BlackHat 2014 Part 1: Memory Scraping – That’s Gonna Leave a Mark

Over 8,000 security professionals and enthusiasts gathered in Las Vegas this month for a very successful BlackHat 2014 US Conference. Deemed one of the top security conferences of the year, researchers, federal agencies, security firms, critical infrastructure, foreign governments and just plain old hackers met to discuss and demonstrate the threats we’re all currently facing and the outlook of the cyber-security landscape.

You’re never more than a few steps away from a sign reminding you you’re at a security conference, and due to the “exploratory” nature of (some) of our fellow attendees, you’re warned to keep your Wi-Fi & Bluetooth disabled and other communications devices off unless you really want to cause yourself some grief. Story after story about phones being wiped or hijacked could be heard walking down the hallways. Some people consider it fun, others are unsuspecting while others are simply gluttons for punishment. I wasn’t taking any chances, especially after seeing some of the demonstrations of what’s capable first hand. My devices were off. If you need to get a hold of me, grab a pen and a pad of paper!

Here a Breach, There a Breach…
We’re all well aware of the weekly (sometimes daily) breach reports of payment card data, and there was no shortage of discussion of these topics at BlackHat. 2 million account numbers here, 80 million PANs there. How are thieves getting this data? How can we stop them? How do they keep coming back? Why is the sky blue? Slava Gomzin, Payments Technologist at HP and author of the book “Hacking Point of Sale” outlined these points in his session at the TripWire booth. PCI’s Point to Point Encryption recommendations are intended to protect card holder data throughout the transaction. Technologies such as XYPRO’s Data Protection (XDP), which provide Format Preserving Encryption (FPE) and Secure Stateless Tokenization (SST), go even further to secure that precious data while at rest.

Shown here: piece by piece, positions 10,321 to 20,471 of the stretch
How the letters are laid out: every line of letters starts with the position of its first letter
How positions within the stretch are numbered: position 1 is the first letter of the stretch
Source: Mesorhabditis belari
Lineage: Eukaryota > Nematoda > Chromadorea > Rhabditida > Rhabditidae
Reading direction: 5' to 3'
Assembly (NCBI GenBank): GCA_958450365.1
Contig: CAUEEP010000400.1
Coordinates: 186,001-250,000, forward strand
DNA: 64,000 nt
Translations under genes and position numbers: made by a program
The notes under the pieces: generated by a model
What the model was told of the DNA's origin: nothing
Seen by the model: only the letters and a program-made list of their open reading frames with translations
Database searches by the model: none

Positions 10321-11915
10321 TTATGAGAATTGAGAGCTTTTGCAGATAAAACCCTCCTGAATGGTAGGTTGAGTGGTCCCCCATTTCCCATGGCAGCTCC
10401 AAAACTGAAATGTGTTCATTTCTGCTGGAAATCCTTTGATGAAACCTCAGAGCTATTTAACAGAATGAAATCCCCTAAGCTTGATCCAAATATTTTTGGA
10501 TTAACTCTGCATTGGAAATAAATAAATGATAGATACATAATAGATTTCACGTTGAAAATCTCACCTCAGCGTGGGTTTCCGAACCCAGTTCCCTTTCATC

Say Hello to Memory Scraping
These types of advancements naturally leads to thieves seeking out new attack vectors and more creative methods to get access to the data while in transit at specific points that aren’t encrypted.

Memory scraping, or RAM scraping is, quite simply, an advanced form of skimming. Memory scraping involves installing malware on the retailer’s POS system which then exfiltrates payment card data directly from system memory. Nearly undetectable, it sits quietly as it siphons off card data as it’s swiped in plain text format. Memory scraping is not new and retailers aren’t the only target. Multiple industries from healthcare to hospitality to food service and others have, at one point or another, been the target of these attacks, but retailers get the most press because of the sheer volume card numbers and the value of the data.

What Do We Do?
We have to protect sensitive data and XYPRO’s top 10 list describes how this can be accomplished on the HP NonStop server, but what other attack vectors are thieves using to compromise POS systems? To look at this, we’ll have to look at how the POS is connected to the rest of the network and how its access is managed. The United States Department of Homeland Security recently put out an advisory warning of the attack vectors used for installing memory scraping malware. Default weak credentials of remote desktop or remote access software are the prime targets of attackers as well as vulnerabilities in software running on internet exposed servers. Once the credentials to the remote connection are compromised using alternate methods, attackers can install software, including memory scraping software, on that system. .

Overcompensating?
There are currently no reliable methods to detect memory scraping malware, so security and antivirus companies are quickly scrambling to come up with a solution. In the meantime we rely on compensating controls outlined in PCI-DSS requirements to protect the systems that hold any type of card data. These include using hardened credentials with two factor authentication, using account lockout setting and firewall rules, limiting access to what the logged on user can do and changing the port remote desktop is listening on as well as several others. These types of small, but obviously powerful changes can and should significantly reduce the attack vector these thieves can target.

Next time we’ll dig deeper into some of the other more popular BlackHat discussions including the vulnerabilities with USB devices, the OMA-DM protocol on mobile devices and Bruce Schneier’s review on the State of Incident Response.

Steve Tcherchian, CISSP
XYPRO Technology

One Response to “BlackHat 2014 Part 1: Memory Scraping – That’s Gonna Leave a Mark”

  1. [...] month, we explored data breaches involving memory scraping – how payment card information can get into the hands of thieves by siphoning off unencrypted [...]

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